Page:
Recent observations of the Suprathermal and Thermal Ion Composition (STATIC) instrument (McFadden et al. 2015) aboard NASA’s MAVEN spacecraft resolved two distinctive ion escape channels, the plume channel along the convective electric field of the solar wind and the tail channel along the magnetotail (Dong et al. 2015; Brain et al. 2015), which agrees with theoretical studies (e.g., Fang et al. 2008). Dong et al. (2015, 2017) also estimated the O+ ion escape rates of the orders of 1023 s1 and 1024 s1 through the plume and tail channels, respectively. The simultaneous ion and magnetic field measurements of MAVEN also provided characteristic features linked to the ion acceleration and escape such as classical pickup ions in the solar wind (Rahmati et al. 2017, 2018; Masunaga et al. 2017), their reflections in the magnetosheath and resulting ion beams above the bow shock (Masunaga et al. 2016, 2017), magnetic reconnections in the tail and dayside ionosphere (Harada et al. 2015, 2017, 2018, 2020), vortex structures likely caused by the Kelvin–Helmholtz instability (Ruhunusiri et al. 2016), and flux ropes containing heavy ions near the crustal magnetic field (Hara et al. 2015, 2016).

Modeling efforts have been also made to understand the observational results for decades (e.g., Brain et al. 2010, and references therein). The modeling works today can reproduce characteristic plasma environments around Mars in a good agreement with observations (e.g., Ma et al. 2004, 2017; Fang et al. 2008, 2017) and calculate global ion escape rates for the major ion species at present-day Mars (e.g., Ma et al. 2004, 2015; Modolo et al. 2016; Dong et al. 2018). Such modeling works have been also applied to ancient Mars (e.g., Terada et al. 2009; Sakai et al. 2018, 2020).

As reviewed above, comprehensive observations of the Martian upper atmosphere by previous Mars missions and modelling works have provided the oxygen ion escape rate from present-day Mars and estimate of its integrated loss through time, and similar efforts have been also made for other escape processes such as Jeans’ escape of hydrogen, photochemical and sputtering losses of oxygen (e.g., Jakosky et al. 2018, and references therein). However, it is not yet understood whether these oxygen escapes originate from H2O or CO2 of the Martian atmosphere. Although theoretical estimate of carbon escape rate from present-day Mars is 1–2 orders of magnitude smaller than those of H and O (Gröller et al. 2014; Cui et al. 2019), it could have been comparable to or even greater than the O escape rate in the past (Amerstorfer et al. 2017). In order to understand the integrated losses of H2O and CO2 through time, determining not only oxygen and hydrogen escape rates, but also carbon escape rate at Mars today and their extrapolation backward in time are equally important. To date a few studies established mass separation methods for IMA and STATIC measurements and identified escaping O+, O2+ and CO2+ ions (Carlsson et al. 2006; Inui et al. 2018, 2019) and many multispecies simulation results provided global escape rates of these ion species (e.g., Ma et al. 2004). However, these species could be resolved further into minor species at their neighboring masses such as C+, N+, Ar+, and so on. In addition, recent MAVEN observations in the Mars shadow have revealed cold ion outflow rates that would significantly contribute to the total outflow rate (Inui et al. 2018, 2019). However, the understanding of the cold ion outflow is still shrouded in mystery owing to lack of measurements and difficulty in validation by theoretical studies (e.g., Dubinin et al. 2011; Lundin 2011; Harnett and Winglee 2006; Ma et al. 2004). Precise estimates of the atmospheric and water amounts that have escaped to space in the past remain elusive.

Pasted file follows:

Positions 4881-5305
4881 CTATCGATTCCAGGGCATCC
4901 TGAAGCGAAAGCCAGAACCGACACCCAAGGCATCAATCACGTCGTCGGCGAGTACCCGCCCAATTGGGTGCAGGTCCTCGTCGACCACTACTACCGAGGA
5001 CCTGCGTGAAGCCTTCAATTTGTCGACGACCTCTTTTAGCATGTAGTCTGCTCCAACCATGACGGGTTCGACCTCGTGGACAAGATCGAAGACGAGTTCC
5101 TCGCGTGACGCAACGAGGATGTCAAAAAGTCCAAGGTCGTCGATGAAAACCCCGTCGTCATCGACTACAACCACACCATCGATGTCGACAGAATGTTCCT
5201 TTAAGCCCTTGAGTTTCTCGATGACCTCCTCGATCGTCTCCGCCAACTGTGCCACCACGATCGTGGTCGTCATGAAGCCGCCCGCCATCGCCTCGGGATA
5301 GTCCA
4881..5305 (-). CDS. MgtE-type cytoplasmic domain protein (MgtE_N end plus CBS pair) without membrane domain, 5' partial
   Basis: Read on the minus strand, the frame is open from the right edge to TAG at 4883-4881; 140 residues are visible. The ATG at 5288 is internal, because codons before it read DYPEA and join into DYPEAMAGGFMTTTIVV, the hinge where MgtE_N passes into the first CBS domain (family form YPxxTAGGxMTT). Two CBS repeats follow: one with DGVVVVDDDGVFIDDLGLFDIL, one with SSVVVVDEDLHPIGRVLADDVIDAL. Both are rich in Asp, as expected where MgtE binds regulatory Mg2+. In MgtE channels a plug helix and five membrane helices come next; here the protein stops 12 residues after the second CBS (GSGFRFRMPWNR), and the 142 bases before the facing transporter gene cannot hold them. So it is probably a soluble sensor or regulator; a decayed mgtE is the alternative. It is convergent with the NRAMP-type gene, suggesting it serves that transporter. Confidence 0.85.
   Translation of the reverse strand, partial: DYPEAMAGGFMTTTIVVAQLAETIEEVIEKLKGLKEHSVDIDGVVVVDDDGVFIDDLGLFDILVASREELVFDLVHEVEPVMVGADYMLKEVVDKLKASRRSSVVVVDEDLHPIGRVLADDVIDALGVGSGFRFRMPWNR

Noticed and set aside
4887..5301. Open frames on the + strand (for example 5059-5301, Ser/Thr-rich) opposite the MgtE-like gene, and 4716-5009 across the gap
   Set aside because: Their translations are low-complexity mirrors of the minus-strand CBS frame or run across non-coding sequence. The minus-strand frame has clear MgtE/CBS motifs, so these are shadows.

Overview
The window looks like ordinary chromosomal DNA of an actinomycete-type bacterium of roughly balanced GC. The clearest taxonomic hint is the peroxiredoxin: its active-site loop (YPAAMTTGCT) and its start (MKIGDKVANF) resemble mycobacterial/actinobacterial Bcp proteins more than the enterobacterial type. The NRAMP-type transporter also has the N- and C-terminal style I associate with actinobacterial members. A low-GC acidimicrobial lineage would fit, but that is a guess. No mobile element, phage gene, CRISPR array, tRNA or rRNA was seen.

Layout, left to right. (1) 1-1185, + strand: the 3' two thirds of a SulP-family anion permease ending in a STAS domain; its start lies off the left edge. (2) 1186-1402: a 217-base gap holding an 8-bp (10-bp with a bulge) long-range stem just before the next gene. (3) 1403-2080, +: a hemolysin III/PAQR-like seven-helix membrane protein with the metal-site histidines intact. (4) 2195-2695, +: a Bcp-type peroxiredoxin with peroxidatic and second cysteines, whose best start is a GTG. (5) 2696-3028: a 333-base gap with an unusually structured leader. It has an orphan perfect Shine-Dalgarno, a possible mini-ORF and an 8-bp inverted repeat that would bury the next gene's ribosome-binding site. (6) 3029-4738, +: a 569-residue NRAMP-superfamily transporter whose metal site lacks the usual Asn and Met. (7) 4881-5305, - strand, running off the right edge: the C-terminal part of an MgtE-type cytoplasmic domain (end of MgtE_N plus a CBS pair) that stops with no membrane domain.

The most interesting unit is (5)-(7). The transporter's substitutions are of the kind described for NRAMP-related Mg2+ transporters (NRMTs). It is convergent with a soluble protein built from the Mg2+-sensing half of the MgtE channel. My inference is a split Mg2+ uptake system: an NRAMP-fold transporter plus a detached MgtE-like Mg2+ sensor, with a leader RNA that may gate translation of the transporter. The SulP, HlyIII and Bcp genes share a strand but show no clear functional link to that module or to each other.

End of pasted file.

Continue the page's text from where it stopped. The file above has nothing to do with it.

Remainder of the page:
Extracting carbon from the dominant ion populations, such as oxygen ions at present day requires accurate mass separation of these species and has been a challenging subject. The mass spectrum analyzer (MSA) aboard MMX has advantages over its preceding measurements of ion outflows from Mars in terms of (1) high mass resolution measurements of escaping ions at high altitudes and (2) cold ion measurements in the shadows of Mars and Phobos. MSA will achieve unprecedented high mass resolution observations with M/dM > 100 at high altitudes (Phobos orbit) to measure ion outflows including tenuous ions such as C+, N+, and Ar+. MSA will also attempt to measure isotope ratios of O+ and C+ and deduce their fractionation factors to understand the long-term evolution of the Martian atmosphere.

The new comprehensive measurements of carbon-, oxygen-, and hydrogen-bearing ion species with high mass resolution of MSA will provide crucial constraints on H2O and CO2 escape rates and its extrapolation backward in time. The extrapolation can be done using a simple approach in Jakosky et al. (2018), i.e., adopt already published models for the time history of escapes, and apply a scaling factor so that the models match the escape rates measured today by the spacecraft. Or, it may be directly derived from measurements of the dependence of the escape rates on solar conditions (e.g., Ramstad et al. 2018). Furthermore, as will be discussed in “Martian sample on the Phobos surface” section, the long-term evolution of oxygen and carbon isotopic ratios in the Martian surface environment may be constrained by the samples brought back by MMX. Combined with the isotopic fractionation factors of outflow ions deduced by MSA, the evolutionary history of the amount of H2O and CO2 reservoirs in the Martian surface environment is expected to be further constrained (e.g., Jakosky and Jones 1997).